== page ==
I’m working my way through reviewing all of the adventures in Fight On! magazine. It’s a great magazine that reminds me a lot of the early days of The Dragon or White Dwarf. There’s a lot of good material in each issue to get your imagination going. In particular, this issue has a large adventure setting called Lost Dragonia that’s very nice, although outside the scope of these reviews. .
Khosura – Part 2 – The Undercity
by Gabor Lux
I hesitate on reviewing this. It’s part of a series that describes a city with this portion describing the undercity. I don’t do settings, however this is close enough to a dungeon that I’m making an exception. It has a very Empire of the Petal Throne feel to it. It has … 140? keyed encounters in it spread over over … 9 maps? There are multiple ways on to and off of many of the levels as well as lots of room with nor encounters in them at all. The various encounters in the undercity range from crypts of former resident to cults and building basements. The encounters are all very well done with a lot of interesting things going on. Weak walled chambers that can flood an undercity level, a floating scepter glowing in a field of golden light, dead thieves, streams of sewage, secret arenas and, well, just about anything else you can imagine! The overall feel is a kind of undercity of Paris combined with some Tekumel. Catacombs, sewers, basements, and the like all mixed together. The create encounters range from undead to men to vermin, all highlighted in the text to make picking them out easier and many with unique properties. The magic items and mundane treasures are generally non-standard as well. I love this since it helps recreate that sense of wonder that can get jaded from always finding ‘Book’ items. This is an EXCELLENT resource for anyone planning on running a city game, either as a campaign or as a single adventure. The area is more than large enough to support repeated play and forays in to it. Build up the stories for players and they will soon dread their visits to the undercity.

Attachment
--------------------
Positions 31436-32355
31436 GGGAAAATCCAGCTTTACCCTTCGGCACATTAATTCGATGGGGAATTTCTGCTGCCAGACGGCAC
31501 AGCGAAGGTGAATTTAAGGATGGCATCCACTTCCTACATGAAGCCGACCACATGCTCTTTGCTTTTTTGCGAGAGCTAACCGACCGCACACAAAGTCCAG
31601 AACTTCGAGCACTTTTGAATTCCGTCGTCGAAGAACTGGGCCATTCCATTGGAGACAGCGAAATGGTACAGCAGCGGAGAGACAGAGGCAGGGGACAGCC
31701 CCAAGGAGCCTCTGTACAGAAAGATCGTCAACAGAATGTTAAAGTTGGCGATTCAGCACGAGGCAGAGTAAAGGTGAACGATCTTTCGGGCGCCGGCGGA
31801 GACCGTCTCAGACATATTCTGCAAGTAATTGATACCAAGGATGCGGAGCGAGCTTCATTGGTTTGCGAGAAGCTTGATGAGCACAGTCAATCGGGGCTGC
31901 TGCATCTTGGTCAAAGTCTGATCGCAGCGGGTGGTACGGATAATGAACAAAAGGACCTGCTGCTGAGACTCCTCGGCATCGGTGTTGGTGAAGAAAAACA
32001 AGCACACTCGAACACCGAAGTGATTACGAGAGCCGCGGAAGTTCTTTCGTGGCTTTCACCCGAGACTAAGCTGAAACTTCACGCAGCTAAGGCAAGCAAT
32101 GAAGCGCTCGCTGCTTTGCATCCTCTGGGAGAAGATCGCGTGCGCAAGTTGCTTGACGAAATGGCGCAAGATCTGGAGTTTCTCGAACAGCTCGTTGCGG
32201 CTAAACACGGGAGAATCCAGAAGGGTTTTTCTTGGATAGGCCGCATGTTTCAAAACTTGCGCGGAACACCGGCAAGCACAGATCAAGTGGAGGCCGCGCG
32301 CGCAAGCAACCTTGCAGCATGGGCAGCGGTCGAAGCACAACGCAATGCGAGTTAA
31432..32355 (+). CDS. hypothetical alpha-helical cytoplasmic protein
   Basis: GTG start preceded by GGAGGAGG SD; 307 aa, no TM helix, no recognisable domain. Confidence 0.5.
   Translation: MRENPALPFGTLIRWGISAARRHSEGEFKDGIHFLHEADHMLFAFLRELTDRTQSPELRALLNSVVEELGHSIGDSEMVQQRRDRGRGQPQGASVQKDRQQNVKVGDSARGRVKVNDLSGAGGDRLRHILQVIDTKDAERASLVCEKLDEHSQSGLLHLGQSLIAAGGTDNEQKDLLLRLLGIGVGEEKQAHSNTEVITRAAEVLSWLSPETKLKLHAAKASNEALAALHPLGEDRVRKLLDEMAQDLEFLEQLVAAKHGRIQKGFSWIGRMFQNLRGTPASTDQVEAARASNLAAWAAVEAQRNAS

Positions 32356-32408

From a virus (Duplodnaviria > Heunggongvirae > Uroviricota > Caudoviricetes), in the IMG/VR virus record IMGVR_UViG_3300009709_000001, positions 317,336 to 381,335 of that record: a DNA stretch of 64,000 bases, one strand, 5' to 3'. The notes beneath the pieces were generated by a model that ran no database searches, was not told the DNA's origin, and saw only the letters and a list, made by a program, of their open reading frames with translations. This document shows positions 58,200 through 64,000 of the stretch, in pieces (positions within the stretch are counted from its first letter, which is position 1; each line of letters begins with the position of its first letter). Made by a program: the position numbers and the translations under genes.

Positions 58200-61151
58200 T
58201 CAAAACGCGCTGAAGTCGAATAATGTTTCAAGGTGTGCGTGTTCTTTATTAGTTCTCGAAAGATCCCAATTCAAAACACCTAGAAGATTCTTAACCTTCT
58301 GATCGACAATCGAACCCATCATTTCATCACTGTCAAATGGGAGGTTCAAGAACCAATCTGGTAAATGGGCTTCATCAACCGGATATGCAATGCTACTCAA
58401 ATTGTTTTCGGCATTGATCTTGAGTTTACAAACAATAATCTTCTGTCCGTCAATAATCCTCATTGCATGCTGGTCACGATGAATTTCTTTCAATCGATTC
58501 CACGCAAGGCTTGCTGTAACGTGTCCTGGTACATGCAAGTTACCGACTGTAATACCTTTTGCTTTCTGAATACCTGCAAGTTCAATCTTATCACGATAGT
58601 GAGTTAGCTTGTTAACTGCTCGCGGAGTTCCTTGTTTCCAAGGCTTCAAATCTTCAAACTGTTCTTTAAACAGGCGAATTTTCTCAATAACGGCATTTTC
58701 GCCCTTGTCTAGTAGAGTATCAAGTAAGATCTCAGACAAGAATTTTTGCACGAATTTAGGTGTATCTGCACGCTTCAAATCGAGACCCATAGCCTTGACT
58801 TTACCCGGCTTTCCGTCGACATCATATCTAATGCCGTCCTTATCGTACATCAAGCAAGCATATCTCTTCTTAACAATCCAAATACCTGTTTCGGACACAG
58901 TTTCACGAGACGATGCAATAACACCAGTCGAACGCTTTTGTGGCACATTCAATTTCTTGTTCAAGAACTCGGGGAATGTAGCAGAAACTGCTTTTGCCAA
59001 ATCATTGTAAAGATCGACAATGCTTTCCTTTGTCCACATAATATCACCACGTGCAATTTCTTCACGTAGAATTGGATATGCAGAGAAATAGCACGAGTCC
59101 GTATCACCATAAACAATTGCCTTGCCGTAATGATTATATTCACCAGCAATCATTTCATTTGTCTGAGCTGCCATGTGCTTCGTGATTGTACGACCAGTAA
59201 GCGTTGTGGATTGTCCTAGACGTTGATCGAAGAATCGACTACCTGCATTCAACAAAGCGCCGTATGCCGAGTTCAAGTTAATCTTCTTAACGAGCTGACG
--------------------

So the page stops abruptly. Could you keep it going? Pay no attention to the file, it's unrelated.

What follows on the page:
The Shrine That Glittered
by Patrice Crespy
This is a strange little adventure. Either I don’t get what’s going on or the adventure sucks. It’s a little linear 19 room crawl with Morlocks, cavemen, and a medusa or two. Full monster stats in all their MULTILINE glory are present for each encounter. One state per line. That means about ten short lines of text per encounter. This seems like filler and I will never complain ever again about only seeing monster HP listed in an encounter description. It’s like some weird flash-forward to 3E or 4E stat blocks. The actual encounter rooms are generally nothing special. The mundane treasure is interesting in a primitive/bronze age kind of way, which fits well with the morlocks and cavemen. Skins, fungus, unprocessed gems and the like. One or two of the rooms and items have something interesting: an ESP skull hidden on a pillar of other skulls is a good example. I really don’t get what this adventure is trying to do. Full stat blocks for every creature but a maddening lack of detail in other areas … which the designer readily admits. It seems very uninteresting … I just don’t get it.mIt’s like the opposite of a sandbox: a linear crawl with creatures but no indication of why. It’s more like the base framework used for an adventure design contest
The Darkness Beneath – City of the Ancients
by Chris Robert
Awesomeness Alert: Carcosa was used in designing this level. The City of the Ancients level is a sandbox level in the overall sandbox megadungeon. This level is quite looser than the other level primarily because it describes a large open area, similar to a wilderness. This level is a GREAT cavern, five miles in diameter with a one mile diameter ruined city in the middle and the city surrounded by jungle. There are twenty or so set encounters within the cavern and one of them has a 40+ room complex attached to it. The other encounters are generally ‘routine’ for Carcosa: marauding war bots, space aliens, chthonic beasties etc, as well as a number of environmental hazards. he best part of this level, besides the general strangeness of it all, would have to be the factions. There are at least two major factions on the level and the adventure is ripe with suggestions on how the party can interact with the two major factions, generally to the detriment of the other faction. There’s also a very cool little scavenging table for when the party goes digging in the rubble for Goodies of the Ancients. The site locations are pretty memorable: a giant tower that extrudes effluent form the top, or a transdimensional anus that deposits refuse, sometimes still living, that a giant creature in another dimension has eaten. It’s gonzo and I LOVE gonzo. The party should have a whalloping good time fighting all the new Carcosa monsters, playing with the strange new ‘magic’ items, and getting in to trouble with the natives, which is exactly what they should be doing. On the down side: there’s a magic inhibitor in effect for a certain portion of the level, in various degrees. I’m not a real big fan of gimping the players. They earned their goodies, presumably, so they should get to use them. In this instance it’s really more a plot element rather than a crutch for poor design, but still, gimping players is not cool in my book.